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The 5 Types of Plasma Bevel Cuts

bevel cut

There are many different types of plasma cuts and each one requires different processes and tools. If you do it wrong it can cost you lots of time and money, cutting into your profits.

In this article, we will explain the different types of plasma cuts and their proper tools, including the 5 different types of bevel cuts.

Let’s dive in.

Straight Cutting

Most plasma cutting is done with the torch positioned 90° perpendicular to the workpiece. This is called “straight” or “I” cutting. In this process, any bevel is considered undesirable and most operators will attempt to mitigate that by monitoring the performance of their machine and making sure all the parameters are properly set to get a square-edged cut.

Even under the best conditions, a bevel of up to 2° is usually considered acceptable, although it is possible to achieve a bevel of less than 1° using technology such as Clean Cut.

Using Bevel Cuts

Sometimes, however, a bevel is required. If the part being cut is thick and must be fitted and welded, a bevel will assist with fit-up and ensure that the weld is able to fully penetrate the workpiece and achieve a proper joint.

Traditionally, this was done with an oxy-fuel torch, a grinder, or other secondary processes. Today, CNC plasma systems are capable of producing high-quality beveled edges at the same time that they profile the plate.

Different Types of Bevel Cuts

There are five types of plasma bevel cuts, represented by the letters A, K, V, X, and Y. These letters are a fairly accurate representation of the cross-section profile of the part after it has been cut.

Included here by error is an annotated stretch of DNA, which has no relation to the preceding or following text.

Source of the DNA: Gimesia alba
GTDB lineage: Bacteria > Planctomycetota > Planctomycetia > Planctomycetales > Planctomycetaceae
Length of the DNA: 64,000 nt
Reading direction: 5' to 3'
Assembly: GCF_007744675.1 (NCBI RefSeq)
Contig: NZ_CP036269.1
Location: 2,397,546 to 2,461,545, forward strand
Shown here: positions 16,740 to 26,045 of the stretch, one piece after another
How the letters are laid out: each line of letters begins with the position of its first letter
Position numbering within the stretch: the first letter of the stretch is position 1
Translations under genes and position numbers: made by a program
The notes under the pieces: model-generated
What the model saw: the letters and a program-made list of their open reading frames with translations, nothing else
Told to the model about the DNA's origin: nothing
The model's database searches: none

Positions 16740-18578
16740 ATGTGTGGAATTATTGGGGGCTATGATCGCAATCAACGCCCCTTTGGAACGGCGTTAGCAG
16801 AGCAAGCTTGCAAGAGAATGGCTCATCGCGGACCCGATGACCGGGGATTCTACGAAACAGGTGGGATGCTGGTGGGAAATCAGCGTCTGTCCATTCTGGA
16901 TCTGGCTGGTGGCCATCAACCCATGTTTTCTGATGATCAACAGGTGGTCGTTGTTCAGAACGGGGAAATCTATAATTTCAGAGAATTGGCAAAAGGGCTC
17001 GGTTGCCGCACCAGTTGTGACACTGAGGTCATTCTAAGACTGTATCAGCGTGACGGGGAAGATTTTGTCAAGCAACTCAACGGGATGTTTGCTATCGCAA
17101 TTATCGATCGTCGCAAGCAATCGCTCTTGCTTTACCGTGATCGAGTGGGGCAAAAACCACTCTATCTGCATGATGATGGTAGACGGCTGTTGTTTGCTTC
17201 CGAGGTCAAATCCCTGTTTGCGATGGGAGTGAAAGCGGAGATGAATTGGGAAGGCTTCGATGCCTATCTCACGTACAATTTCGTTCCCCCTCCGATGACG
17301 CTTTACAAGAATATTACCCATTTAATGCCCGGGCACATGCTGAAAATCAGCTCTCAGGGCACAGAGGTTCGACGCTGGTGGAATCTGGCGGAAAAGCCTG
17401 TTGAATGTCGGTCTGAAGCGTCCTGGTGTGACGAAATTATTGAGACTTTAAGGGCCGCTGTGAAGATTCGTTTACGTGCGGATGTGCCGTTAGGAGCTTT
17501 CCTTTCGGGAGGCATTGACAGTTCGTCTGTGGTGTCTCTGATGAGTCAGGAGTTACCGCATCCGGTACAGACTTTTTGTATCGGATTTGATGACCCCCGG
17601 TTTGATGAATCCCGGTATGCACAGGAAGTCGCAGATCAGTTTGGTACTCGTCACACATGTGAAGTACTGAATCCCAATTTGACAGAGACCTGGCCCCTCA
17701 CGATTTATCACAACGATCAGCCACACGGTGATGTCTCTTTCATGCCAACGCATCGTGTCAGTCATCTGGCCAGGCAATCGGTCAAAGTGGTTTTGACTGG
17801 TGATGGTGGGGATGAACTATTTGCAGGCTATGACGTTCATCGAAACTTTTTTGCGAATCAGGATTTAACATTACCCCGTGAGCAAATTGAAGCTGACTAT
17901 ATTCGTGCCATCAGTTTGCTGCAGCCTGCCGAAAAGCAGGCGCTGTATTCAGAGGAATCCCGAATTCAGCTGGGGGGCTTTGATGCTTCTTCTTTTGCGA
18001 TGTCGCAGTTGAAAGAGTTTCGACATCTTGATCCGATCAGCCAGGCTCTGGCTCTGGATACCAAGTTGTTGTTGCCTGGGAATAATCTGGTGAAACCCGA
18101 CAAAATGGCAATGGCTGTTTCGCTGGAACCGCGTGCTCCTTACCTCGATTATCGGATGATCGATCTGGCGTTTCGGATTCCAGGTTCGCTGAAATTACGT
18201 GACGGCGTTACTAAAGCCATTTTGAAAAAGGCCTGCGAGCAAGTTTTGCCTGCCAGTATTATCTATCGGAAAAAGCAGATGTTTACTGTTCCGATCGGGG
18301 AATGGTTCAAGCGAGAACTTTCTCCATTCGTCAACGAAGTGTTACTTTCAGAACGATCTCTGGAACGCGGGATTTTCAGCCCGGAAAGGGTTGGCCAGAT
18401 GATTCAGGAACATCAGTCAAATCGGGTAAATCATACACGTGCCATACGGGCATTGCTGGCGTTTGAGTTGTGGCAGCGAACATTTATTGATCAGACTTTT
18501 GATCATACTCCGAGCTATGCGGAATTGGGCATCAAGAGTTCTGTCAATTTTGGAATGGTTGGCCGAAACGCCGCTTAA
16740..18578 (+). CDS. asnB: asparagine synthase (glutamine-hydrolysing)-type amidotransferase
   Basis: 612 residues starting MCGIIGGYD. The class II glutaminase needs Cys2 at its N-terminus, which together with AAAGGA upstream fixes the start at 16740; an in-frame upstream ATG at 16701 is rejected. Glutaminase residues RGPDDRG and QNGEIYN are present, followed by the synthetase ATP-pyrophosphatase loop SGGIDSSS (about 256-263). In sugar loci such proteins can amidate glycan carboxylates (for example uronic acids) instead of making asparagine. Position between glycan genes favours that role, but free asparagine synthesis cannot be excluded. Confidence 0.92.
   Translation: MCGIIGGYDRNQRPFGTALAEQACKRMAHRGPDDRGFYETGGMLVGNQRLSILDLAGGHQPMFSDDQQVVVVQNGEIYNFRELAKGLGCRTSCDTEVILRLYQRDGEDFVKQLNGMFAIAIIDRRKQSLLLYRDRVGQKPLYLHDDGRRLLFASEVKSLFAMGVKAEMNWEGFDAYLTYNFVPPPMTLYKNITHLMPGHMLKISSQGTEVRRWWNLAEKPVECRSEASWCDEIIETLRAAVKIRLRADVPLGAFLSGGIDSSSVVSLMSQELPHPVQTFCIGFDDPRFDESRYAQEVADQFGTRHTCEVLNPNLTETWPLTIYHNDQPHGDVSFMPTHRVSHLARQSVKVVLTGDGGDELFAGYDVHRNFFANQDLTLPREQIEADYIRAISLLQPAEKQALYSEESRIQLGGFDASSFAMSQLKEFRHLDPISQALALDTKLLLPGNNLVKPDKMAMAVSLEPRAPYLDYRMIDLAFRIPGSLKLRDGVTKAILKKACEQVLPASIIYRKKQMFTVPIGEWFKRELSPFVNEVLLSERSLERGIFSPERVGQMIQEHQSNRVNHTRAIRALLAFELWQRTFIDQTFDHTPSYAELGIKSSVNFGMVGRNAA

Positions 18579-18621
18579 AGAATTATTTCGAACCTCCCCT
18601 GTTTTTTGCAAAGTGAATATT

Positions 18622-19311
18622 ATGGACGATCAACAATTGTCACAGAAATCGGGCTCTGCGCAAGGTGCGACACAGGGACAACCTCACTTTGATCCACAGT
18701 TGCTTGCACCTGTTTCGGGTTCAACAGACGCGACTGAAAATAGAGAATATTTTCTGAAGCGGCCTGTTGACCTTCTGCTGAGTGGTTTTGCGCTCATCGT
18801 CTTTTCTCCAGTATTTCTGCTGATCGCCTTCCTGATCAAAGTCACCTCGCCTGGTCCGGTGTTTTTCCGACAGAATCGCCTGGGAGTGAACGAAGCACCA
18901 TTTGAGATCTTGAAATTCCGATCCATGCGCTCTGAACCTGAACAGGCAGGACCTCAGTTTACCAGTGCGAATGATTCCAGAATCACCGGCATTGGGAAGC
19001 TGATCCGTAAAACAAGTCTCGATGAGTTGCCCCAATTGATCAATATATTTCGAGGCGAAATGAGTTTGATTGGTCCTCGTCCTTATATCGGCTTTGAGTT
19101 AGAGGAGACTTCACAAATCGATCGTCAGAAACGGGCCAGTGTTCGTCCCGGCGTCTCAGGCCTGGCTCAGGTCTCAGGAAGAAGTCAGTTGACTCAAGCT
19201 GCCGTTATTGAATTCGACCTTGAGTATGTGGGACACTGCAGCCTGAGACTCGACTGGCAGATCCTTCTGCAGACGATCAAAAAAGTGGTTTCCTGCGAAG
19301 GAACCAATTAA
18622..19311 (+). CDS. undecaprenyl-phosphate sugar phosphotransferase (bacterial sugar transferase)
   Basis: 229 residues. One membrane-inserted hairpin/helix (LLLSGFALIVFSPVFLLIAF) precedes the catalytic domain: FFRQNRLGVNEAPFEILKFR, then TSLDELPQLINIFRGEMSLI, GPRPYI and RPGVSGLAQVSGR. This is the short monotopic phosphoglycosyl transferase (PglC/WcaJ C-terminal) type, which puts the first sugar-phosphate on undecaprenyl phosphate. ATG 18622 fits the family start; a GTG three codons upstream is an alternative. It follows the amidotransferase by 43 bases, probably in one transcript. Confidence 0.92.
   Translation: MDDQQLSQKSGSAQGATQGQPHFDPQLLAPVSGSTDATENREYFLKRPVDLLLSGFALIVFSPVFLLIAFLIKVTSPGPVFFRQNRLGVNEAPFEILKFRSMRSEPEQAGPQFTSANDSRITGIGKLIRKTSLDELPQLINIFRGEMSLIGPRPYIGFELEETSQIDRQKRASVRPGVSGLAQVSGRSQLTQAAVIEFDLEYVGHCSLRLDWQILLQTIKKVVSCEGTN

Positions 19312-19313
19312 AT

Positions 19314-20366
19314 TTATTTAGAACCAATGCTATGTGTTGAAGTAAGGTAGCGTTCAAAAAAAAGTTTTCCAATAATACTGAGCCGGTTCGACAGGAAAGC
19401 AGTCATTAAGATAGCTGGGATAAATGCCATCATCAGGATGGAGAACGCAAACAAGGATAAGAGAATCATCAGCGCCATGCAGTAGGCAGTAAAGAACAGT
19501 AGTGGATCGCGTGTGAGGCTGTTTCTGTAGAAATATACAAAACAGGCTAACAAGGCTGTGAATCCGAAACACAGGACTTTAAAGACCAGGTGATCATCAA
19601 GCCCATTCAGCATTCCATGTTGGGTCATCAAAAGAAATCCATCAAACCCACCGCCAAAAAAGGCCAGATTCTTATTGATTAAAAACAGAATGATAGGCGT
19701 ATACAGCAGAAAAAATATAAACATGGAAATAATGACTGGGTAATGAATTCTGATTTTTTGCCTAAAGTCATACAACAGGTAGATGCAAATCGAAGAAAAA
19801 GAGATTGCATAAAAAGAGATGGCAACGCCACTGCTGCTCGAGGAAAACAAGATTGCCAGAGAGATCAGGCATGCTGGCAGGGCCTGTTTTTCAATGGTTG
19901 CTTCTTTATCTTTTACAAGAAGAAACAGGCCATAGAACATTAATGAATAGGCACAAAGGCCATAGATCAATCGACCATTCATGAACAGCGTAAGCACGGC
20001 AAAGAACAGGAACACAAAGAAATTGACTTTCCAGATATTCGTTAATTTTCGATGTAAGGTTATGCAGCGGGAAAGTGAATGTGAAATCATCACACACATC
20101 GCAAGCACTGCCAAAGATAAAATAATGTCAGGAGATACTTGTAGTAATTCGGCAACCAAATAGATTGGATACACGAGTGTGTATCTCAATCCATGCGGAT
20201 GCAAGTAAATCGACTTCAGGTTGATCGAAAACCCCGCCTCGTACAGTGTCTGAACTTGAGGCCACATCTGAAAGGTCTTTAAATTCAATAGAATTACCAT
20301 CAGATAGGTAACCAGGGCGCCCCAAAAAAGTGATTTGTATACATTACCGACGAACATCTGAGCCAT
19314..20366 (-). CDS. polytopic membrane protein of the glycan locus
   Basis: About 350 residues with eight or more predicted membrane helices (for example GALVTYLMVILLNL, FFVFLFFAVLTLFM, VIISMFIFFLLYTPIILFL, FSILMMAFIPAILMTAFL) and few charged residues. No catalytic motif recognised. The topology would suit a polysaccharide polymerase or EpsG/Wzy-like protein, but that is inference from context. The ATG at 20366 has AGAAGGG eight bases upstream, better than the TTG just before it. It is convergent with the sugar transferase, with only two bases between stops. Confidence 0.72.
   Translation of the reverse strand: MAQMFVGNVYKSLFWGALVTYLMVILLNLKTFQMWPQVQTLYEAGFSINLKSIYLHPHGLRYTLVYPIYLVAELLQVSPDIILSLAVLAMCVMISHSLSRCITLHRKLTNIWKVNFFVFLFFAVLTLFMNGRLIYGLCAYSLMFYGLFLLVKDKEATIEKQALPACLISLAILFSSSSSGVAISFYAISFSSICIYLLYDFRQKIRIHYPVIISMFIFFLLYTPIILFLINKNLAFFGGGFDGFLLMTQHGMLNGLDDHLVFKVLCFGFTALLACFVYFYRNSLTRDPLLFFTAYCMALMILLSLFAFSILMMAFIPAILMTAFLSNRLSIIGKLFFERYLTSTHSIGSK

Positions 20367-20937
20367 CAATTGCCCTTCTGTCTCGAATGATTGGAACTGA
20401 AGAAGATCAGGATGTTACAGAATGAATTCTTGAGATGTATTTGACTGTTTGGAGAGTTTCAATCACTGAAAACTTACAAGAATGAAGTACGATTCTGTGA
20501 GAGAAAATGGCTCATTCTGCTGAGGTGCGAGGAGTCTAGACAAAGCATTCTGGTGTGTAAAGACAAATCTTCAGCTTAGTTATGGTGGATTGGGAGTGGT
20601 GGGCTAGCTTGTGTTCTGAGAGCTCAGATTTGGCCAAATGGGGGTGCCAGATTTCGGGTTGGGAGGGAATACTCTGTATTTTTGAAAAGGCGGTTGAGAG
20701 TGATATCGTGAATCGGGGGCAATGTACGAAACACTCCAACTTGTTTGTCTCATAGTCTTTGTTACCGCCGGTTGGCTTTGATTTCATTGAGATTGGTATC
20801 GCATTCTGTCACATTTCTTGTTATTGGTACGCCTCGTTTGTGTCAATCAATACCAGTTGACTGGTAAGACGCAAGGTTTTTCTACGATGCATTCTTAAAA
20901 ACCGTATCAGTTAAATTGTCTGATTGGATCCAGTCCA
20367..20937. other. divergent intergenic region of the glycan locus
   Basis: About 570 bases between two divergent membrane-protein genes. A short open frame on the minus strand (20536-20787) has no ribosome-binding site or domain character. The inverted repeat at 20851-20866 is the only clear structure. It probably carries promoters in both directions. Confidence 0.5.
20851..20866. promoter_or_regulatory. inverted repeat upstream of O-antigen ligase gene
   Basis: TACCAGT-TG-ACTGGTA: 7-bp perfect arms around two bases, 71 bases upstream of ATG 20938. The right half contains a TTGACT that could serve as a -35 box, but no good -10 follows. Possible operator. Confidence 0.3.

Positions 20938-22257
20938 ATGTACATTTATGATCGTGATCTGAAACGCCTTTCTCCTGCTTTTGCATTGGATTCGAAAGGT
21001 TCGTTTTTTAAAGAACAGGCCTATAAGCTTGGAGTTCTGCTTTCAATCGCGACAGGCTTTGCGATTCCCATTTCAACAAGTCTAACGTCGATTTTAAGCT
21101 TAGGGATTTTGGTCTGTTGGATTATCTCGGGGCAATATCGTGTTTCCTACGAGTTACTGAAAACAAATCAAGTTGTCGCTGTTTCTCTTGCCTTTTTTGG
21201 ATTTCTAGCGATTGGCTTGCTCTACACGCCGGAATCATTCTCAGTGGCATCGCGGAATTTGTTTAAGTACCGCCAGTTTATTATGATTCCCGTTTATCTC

A Bevel

An “A” bevel cut is the most common type of bevel. It requires only a single pass of the torch and leaves a cut edge that protrudes on top.

K Bevel

A “K” bevel is the most complicated profile to cut, as it requires three passes of the torch to complete. It is a combination of a top Y and a bottom Y which leaves a vertical land in the middle of the cut.

V Bevel

A “V” bevel is basically an inverted “A” cut. It also requires one torch pass. The cut will protrude on the bottom edge.

X Bevel

An “X” bevel is a combination of an A bevel and a V bevel where the mid-point of the two cuts meets in the middle of the plate, leaving an X shape. An X bevel cut requires two torch passes.

Y Bevel

A “Y” bevel requires two cuts and comes in two varieties. Top Y will have a V bevel that does not extend all the way through the plate, leaving a vertical face at the bottom. A bottom Y cut will be the opposite, with the vertical face at the top and an A Bevel at the bottom.

 

Due to the large number of variables involved in plasma bevel cutting, programming can be difficult. Many times a “trial and error” process is needed to dial in a cut program that meets the requirements of production accuracy and quality of the finished cut part without crashing the torch into the workpiece or generating an excessive amount of dross. Special consumables are usually required for bevel cutting processes as well.

Contact American Torch Tip or your local welding supplier if you have questions about bevel cutting with your plasma system.

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